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Key concepts

Physics and Chemistry of Hybrid Organic-Inorganic Materials Lecture 7: Polymerizing monomers to make hybrids. Key concepts. Hybrid monomers have both organic and inorganic parts in a single molecule

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Key concepts

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  1. Physics and Chemistry of Hybrid Organic-Inorganic MaterialsLecture 7: Polymerizing monomers to make hybrids

  2. Key concepts • Hybrid monomers have both organic and inorganic parts in a single molecule • The monomer polymerizes to form a hybrid that has both organic and inorganic components homogeneously mixed rather than phase separated • Hybrid monomers (hybrid polymers): organotrialkoxysilanes (polysilsesquioxanes and POSS), Hexachlorophosphazene (polyphosphazenes), dichlorosilanes (polysilanes and polysiloxanes) • Other hybrids: polymeric phthalocyanines, fullerene based polymers, and many more... • Generally greater thermal stability than organic polymers • Flexible and processable like organic polymers.

  3. Making Hybrid Materials: Class 2A(Covalent links at molecular level) • Organic group is attached to network at molecular level • Hypercrosslinking is possible • Pendant or bridging monomers • Bridging groups can be small or macromolecule • This class also includes the organometallic polymers Chromatographic Materials Low K Dielectrics Photoresists for Lithography

  4. There are many hybrid or organometallic polymers: A quick survey Some have been used in making hybrid materials Many have not. Hybrid Polymers: Polysilanes Polyphosphazenes Coordination polymers Polysiloxanes Purely inorganic: Poly(sulfur nitride) Fullerenes Carbon nanotubes Graphene

  5. Poly(sulfur nitride) or Polythiazyl •First known conducting inorganic polymer •Superconducting below 1K •LED’s and solar cells Labes, M. M.; Love, P.; Nichols, L. F. (1979). "Polysulfur Nitride - a Metallic, Superconducting Polymer". Chemical Reviews79 (1): 1–15.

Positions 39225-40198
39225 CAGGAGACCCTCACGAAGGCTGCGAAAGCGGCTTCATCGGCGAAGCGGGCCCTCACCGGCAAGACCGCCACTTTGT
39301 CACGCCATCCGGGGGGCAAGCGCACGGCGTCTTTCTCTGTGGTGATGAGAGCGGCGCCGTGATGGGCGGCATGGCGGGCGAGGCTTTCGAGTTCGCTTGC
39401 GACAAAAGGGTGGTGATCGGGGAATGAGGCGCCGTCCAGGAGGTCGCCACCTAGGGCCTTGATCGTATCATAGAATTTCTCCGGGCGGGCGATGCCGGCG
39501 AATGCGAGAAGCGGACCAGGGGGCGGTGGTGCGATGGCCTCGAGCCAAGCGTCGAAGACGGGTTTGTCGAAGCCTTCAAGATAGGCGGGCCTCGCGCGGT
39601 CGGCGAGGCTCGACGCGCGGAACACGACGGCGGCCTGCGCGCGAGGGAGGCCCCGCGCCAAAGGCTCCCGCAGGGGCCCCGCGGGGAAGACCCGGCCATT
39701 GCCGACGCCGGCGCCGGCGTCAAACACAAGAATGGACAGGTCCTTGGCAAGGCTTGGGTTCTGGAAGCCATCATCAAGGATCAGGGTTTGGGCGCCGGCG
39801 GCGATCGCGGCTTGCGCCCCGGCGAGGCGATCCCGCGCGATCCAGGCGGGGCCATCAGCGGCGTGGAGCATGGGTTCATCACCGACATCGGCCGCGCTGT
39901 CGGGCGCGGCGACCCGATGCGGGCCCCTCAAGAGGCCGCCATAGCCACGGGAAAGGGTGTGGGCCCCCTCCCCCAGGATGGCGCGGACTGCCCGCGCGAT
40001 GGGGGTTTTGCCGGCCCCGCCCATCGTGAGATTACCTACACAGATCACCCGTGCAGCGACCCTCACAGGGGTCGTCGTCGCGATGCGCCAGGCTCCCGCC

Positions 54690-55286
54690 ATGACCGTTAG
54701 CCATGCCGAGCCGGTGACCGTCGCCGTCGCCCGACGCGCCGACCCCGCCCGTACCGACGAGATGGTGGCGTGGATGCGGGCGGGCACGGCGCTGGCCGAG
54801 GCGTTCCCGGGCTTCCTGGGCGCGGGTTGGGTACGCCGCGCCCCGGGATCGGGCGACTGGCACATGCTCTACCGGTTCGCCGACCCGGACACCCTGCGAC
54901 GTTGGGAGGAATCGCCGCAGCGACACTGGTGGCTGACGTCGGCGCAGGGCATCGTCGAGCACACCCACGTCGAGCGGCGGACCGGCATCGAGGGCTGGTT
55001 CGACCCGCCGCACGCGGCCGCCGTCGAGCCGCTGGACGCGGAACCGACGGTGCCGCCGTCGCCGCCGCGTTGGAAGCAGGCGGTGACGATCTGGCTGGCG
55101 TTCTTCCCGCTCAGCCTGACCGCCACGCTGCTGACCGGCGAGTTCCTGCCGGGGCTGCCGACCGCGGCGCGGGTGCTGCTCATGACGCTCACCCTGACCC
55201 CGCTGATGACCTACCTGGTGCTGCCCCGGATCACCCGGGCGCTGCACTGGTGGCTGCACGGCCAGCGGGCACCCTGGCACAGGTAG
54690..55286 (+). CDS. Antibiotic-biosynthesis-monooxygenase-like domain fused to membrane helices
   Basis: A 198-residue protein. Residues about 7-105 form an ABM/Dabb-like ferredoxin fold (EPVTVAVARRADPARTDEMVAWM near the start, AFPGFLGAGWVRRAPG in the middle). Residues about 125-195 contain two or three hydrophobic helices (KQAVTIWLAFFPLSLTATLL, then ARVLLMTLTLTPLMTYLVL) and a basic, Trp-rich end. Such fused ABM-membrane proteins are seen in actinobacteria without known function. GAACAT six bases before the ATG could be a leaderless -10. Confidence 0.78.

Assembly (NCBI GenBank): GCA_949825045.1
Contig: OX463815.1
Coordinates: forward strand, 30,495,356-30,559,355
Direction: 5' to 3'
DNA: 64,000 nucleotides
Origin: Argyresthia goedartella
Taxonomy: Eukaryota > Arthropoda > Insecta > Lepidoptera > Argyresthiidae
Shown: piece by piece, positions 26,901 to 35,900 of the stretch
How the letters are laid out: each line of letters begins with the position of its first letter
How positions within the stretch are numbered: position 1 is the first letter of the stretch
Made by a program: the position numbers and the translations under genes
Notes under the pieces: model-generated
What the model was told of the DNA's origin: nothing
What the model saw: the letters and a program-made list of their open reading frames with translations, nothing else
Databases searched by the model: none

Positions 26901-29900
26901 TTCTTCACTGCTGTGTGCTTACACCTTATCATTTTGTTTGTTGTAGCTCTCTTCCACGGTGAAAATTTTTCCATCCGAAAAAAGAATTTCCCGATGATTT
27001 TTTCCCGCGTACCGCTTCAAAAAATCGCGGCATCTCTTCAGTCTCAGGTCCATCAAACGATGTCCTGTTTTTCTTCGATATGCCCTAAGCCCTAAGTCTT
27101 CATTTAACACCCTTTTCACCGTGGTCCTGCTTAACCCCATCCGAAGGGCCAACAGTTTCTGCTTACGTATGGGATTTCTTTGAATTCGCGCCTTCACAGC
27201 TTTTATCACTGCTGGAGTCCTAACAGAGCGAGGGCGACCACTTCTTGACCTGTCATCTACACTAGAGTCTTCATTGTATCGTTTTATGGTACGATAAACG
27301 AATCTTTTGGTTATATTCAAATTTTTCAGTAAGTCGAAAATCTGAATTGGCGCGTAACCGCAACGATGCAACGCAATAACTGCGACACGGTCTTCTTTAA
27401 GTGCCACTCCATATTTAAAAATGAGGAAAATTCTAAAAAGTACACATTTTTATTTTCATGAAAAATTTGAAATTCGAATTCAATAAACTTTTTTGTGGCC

6. Poly(sulfur nitride) by CVD

  7. Polysilanes Wurtz Coupling Reaction Dehydrocoupling Polysilanes exhibit σ-delocalization. UV absorbing/degrading Semiconductor (4.5 eV) Ceramic (Si-C) fiber precursor heat resistant, almost up to 300 oC Chem. Rev. 1989, 89, 1359-1410

  8. Polyphosphazenes Over 600 known polymers Glass transition temp < -60 °C Thermal stability Tailored solubility Can be bioerodible Monomer: Hexachlorophosphazene Allcock, Harry R. (2003). Chemistry and Applications of Polyphosphazenes. Wiley-Interscience.

  9. Coordination Polymers •Many are anisotropic •Includes metal oxide framework materials • catalysts • gas adsorbents • electrical conductors & semiconductors • Solar cells If bonding between metal and ligand is not reversible, then small oligomers If bond formation is reversible, large 3-C crystals can form. Angew. Chemie 1996, 35, 1602 & Chem. Soc. Rev., 2012,41, 115-147

  10. Polysiloxanes (silicone) Thermally & chemically stable Glass transition temp < -123 °C Melts at -23 °C (liquid at room temperature) With crosslinking – elastomer Not flammable

  11. Polysilsesquioxanes organotrialkoxysilanes Hydrolyze alkoxide groups to silanols Condense silanols to Si-O-Si linkages Trifunctional monomer can form gels Next lectures are on polysilsesquioxanes POSS

  12. What determines if phase separation occurs? How to make solid particles? • very large polymers. • cross-link polymers (this is easiest) Functionality = 2, linear siloxane polymers. Because linear (functionality = 2) siloxanes are generally liquids, so gels don’t form When RSi(OR)3 polymerizes and makes rings, its functionality nears 2

  13. What are gels? • Two phase systems: solid particles of polymer + solvent • Jello: solid particles of protein + water • Hybrid gels: solid particles of network polymer percolating through liquid.

  14. Fullerenes covalently incorporated into polymers Prog. Polym. Sci. 29 (2004) 1079–1141

  15. First polymer known was Friedel Craft polymerization of C60 in 1991 JACS 1991, G. Olah

  16. Second polymerization was copolymerization with paraxylene Loy, JACS, 1992

  17. Fullerenes will polymerize photochemically Highly crosslinked. Insoluble powders

  18. Fullerenes will polymerize thermally by step addition, free radical polymerization

  19. Tg went from 97 °C to 163 °C Macromolecules 1994,27, 4836-4837

  20. Fullerenes as covalently attached “inorganics”

  21. Summary • Hybrid monomers polymers to homogeneous hybrid solids • Hybrid monomers in solvent can polymerize to form solid particles. Solid particles may form gel. • Hybrid monomers include: organotrialkoxysilanes, dichlorosilanes, hexachlorotriphosphazene • Sol-gel polymerizations involve hydrolysis and condensation reactions and often form gels

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